Marvin Levin, a Sacramento developer who alerted the FBI to corruption in the California Legislature in the 1980s and played a pivotal role in the ensuing sting operation, has died. He was 76.
Levin, who had been in declining health for a decade, died Nov. 19 at his home in Tamarac, Fla., said his wife, Janet.
For three years, Levin had been an invaluable informant in the sting, which ended in 1988 when 30 investigators raided the Capitol offices of four legislators and two legislative aides.
Wearing a recording device in a cowboy boot, Levin taped dozens of meetings with legislatives aides as well as the Yolo County sheriff as he gathered evidence for the FBI sting operation.
In the end, several lawmakers, a member of the state Board of Equalization, several legislative staffers and a lobbyist were ensnared. The sheriff and undersheriff of Yolo County were convicted in a spinoff case.
By offering to become an informant, Levin "provided us with an opportunity, with a set of experiences that were fairly compelling," U.S. Atty. David F. Levi told The Times in 1988. "He was crucial."
As a consultant-lobbyist, Levin said he had experienced Capitol corruption firsthand and was motivated to deal with it because "somebody had to," according to the 1988 article.
In the sting, FBI agents posing as businessmen offered lawmakers and their aides campaign contributions and other payments in exchange for help with special-interest bills that would benefit phony companies set up for the undercover operation.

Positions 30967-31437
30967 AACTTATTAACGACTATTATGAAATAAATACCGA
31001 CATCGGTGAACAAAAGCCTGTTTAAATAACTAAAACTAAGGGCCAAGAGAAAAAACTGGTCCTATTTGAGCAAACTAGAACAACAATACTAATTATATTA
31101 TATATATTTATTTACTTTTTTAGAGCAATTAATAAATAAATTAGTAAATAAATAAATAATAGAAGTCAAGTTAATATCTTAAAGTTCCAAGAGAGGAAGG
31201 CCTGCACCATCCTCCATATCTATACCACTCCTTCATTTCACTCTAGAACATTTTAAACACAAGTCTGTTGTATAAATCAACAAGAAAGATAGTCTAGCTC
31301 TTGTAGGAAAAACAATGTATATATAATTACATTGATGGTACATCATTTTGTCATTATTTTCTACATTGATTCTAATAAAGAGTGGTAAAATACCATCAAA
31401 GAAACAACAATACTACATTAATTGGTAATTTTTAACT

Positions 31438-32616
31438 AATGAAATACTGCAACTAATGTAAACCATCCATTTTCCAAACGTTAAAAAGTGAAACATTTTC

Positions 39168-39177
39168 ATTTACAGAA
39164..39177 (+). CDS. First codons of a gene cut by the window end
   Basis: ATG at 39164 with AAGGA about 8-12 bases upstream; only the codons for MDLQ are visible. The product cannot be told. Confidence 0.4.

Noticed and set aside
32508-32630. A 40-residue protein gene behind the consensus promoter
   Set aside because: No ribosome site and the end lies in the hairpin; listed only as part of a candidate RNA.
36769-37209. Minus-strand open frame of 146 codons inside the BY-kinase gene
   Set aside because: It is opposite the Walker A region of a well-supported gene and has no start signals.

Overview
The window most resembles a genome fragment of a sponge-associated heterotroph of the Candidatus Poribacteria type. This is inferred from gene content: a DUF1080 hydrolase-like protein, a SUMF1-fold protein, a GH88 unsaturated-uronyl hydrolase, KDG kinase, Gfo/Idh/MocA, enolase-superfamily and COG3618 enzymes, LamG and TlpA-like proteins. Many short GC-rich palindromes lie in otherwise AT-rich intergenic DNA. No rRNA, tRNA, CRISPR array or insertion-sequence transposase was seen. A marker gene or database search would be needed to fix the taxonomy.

Levin helped write special-interest bills that would supposedly help a bogus company and introduced the agents to legislative aides.
The undercover work took a toll on his health and family life, Levin later said. He had three heart attacks during the sting, according to his wife.
Born July 8, 1934, in Chicago, Levin was one of three children of Jewish refugees from Russia. His father was a storekeeper.
Friends and family described him as an adventurer and world traveler who sought to provide aid in Third World countries. He had worked for the Red Cross in South Korea and traveled to India and the Philippines for CARE, the poverty-fighting humanitarian organization.
Eventually, he became a lobbyist-consultant for a small business development agency in Fresno and a developer.
Levin worried that his involvement in the case would affect a $600-million riverfront development in West Sacramento that he and partners were trying to build, The Times reported in 1989. But the project got built.
The only personal benefit he received for helping federal investigators, Levin told The Times in 1988, was $1,800 to cover out-of-pocket costs that included a paint job to make his 1978 Buick look more respectable, the cowboy boots and clothes purchased because FBI agents didn't think he was "flashy enough."
With Janet, his wife of 20 years, he had lived on the beach in Fort Lauderdale for nine years and moved to Tamarac several months ago.
In addition to his wife, Levin is survived by two daughters from a previous marriage, Anne and Heather; a stepdaughter, Susan Perales; and a sister, Elaine Kaufman.Copyright © 2015, The Baltimore Sun